Rice is a strategic sector for food security and nutrition in Senegal. Under the impetus of the Government, the sector has undergone a clear consolidation in recent years, with a considerable increase in production volumes.

Rice occupies a prominent place in the consumption habits of the Senegalese population. Moreover, population growth and increasing urbanisation have significantly increased the consumption needs of this commodity, leading Senegal to resort to massive imports, which reached a net value of 207.6billion CFA francs in 2019, i.e. 957, 729 tonnes imported (source: NACE (Note d'Analyse de la Conjoncture Economique), 2019)... with an average consumption of 80 kg/year per capita, which makes Senegal one of the largest consumers of rice in Africa.

Rice alone accounts for almost 10% of the balance of trade and this phenomenon tends to increase over time, as national production is growing less quickly than consumption, which it only partially covers. Rice cultivation, which is practised under rain or irrigation, is a national issue and is arousing growing enthusiasm among producers, despite the economic difficulties.

The Programme for the Acceleration of Senegalese Agriculture (PRACAS) aims to achieve self-sufficiency in rice, among other objectives. PRACAS is being implemented to promote the production of high-quality white rice in Senegal, with a short-term target of 1.8 million tonnes, including 1.6 million tonnes of paddy rice. The total cost of the PRACAS is approximately 74 billion CFA francs.

The gap that needs to be filled to satisfy national demand for white rice is covered by imports, which weigh heavily on Senegal's trade balance and pose a real problem of food sovereignty.

To reverse this trend, the State authorities have launched the Programme d'Accélération de la Cadence de l'Agriculture Sénégalaise (PRACAS), which, in its rice component, aims at boosting rice production in all production areas (Senegal’s River Valley, Anambé Basin, rainfed rice-growing areas).

Thus, the promotion of local rice production to meet national demand is a strategic option for the State, reinforced by the uncertainties of the international rice market and the exceptional potential of Senegal's natural resources (abundance of water resources, land suitable for rice cultivation, favourable climate favouring two crops per year).

Rice imports fell significantly between 2016 and 2015 (- 2.77% in volume), thanks in particular to the qualitative and quantitative leap made by local producers, which considerably offset the significant need for imports, mainly from South East Asia. In addition, the consumption habits of the Senegalese population have recently shown a strong tendency to consume local broken rice, with local producers now having a real mastery of innovative agro-industrial transformation processes. COMPARATIVE ADVANTAGES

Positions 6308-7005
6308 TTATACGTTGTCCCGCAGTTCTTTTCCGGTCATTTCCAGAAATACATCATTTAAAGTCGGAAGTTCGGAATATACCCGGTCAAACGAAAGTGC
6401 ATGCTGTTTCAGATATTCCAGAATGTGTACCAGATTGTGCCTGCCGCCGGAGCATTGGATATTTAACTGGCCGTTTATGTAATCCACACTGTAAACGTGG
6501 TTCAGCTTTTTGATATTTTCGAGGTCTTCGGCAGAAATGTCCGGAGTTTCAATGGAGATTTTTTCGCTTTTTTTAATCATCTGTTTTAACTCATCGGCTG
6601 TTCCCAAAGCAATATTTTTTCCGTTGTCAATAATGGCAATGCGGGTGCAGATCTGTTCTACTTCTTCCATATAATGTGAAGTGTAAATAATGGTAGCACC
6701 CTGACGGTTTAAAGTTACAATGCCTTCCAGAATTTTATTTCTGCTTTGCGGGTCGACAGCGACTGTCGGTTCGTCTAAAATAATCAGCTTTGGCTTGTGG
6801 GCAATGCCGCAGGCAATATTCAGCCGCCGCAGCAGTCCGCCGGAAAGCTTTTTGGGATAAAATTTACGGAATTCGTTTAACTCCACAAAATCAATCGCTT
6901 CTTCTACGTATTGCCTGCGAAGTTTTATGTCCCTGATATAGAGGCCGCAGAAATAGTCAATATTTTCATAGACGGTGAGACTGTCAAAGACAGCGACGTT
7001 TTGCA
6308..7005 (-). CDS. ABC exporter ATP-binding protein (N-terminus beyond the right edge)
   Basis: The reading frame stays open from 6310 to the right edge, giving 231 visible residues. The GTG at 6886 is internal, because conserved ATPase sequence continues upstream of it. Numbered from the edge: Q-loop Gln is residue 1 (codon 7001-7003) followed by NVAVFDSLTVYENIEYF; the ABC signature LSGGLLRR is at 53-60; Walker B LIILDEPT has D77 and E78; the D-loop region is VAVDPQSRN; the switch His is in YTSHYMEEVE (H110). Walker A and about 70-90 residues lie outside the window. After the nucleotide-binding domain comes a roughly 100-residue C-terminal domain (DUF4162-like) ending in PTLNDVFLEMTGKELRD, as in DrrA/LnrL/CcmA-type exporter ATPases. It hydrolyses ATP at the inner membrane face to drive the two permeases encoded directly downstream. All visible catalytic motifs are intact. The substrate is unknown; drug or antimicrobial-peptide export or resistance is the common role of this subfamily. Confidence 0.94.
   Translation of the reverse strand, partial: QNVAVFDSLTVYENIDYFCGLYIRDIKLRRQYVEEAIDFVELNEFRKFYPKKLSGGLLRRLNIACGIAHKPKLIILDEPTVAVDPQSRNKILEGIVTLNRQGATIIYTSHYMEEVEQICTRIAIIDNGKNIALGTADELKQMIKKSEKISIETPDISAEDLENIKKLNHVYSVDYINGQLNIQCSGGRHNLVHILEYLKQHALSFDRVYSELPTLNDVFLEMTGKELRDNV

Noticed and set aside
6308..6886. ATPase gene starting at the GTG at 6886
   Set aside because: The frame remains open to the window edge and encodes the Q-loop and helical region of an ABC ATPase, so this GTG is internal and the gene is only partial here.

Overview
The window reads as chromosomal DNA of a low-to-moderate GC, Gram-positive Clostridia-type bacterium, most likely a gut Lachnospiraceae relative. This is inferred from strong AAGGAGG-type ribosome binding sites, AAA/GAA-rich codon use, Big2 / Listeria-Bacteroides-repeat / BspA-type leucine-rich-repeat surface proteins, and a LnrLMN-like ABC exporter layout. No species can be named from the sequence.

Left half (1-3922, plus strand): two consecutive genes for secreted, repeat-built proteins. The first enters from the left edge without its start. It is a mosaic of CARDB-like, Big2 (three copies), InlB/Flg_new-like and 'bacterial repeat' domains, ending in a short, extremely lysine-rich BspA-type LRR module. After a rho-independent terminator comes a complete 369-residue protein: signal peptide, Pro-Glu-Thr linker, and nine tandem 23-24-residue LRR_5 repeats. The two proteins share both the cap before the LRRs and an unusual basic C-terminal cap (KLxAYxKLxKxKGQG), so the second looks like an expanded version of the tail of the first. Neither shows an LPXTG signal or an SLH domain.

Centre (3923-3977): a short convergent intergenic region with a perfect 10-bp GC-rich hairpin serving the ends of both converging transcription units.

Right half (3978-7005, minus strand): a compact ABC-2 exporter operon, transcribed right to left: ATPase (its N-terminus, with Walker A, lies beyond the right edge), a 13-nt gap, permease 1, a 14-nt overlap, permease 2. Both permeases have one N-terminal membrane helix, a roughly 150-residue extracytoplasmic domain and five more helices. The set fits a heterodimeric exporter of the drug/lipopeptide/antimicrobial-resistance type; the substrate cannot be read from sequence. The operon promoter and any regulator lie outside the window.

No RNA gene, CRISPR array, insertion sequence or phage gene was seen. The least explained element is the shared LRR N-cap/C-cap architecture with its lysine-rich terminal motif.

Thanks in particular to abundant land and water resources suitable for agricultural production, the potential of agriculture in Senegal is widely recognised, especially in the rice sector. The success stories of recent years provide ample evidence of the existing capacity of Senegalese and foreign private farmers in rice production. The climatic and soil conditions throughout the country provide an excellent environment for rice production:

  • the natural environment gives Senegal a proven advantage over many countries, including some exporting countries of which Senegal is a client (climatic instability in South-East Asia, etc.);
  • since its introduction, rice growing poduction has aroused ever-increasing interest among farmers. This interest has continued to grow, regardless of the status and motivations of the producer, the rice-growing ecosystems and the cropping systems, and in spite of cyclical difficulties;
  • a synergy has been established with development structures, leading, among other things, to the introduction of high-yielding plant material (Sahel varieties)
  • economically, the cost of local rice has become competitive with that of imported rice, and there is still room for improvement. At the same time, quality has improved significantly, increasing its demand at the national level.



Rice growing is an important part of Senegal's socio-economic development, underpinned by agricultural production in quantity and quality. A controlled and efficient local production would allow Senegal to enjoy proven opportunities on both domestic and foreign markets.

The creation of an attractive business environment to attract the interest of the private sector in the development of the rice sector, the production of quality rice, the increase in productivity and rice production in order to achieve self-sufficiency are major challenges to be taken up by the State of Senegal and the stakeholdersactors of the sector.

The climate is conducive to the double rotation of rice crops, the gradual return of multilateral technical and financial partners who are investing more and more in rice growing, and the current context of the international rice market are major opportunities to be seized.

Optimising the distribution of local rice necessarily involves adapting production to the requirements of the Senegalese consumer. Today, rice imports are conditioned by the very volatile price of rice, to which must be added banking conditions, and these factors play a major role in the setting of prices by importers. In view of the importance and dynamism of the domestic market, there are real opportunities for investment in the sector, in particular

In the development of agro-industrial units for the production of paddy rice;

In the end, self-sufficiency in rice appears to be an issue of: food sovereignty and security, aiming in particular at reducing the trade balance deficit.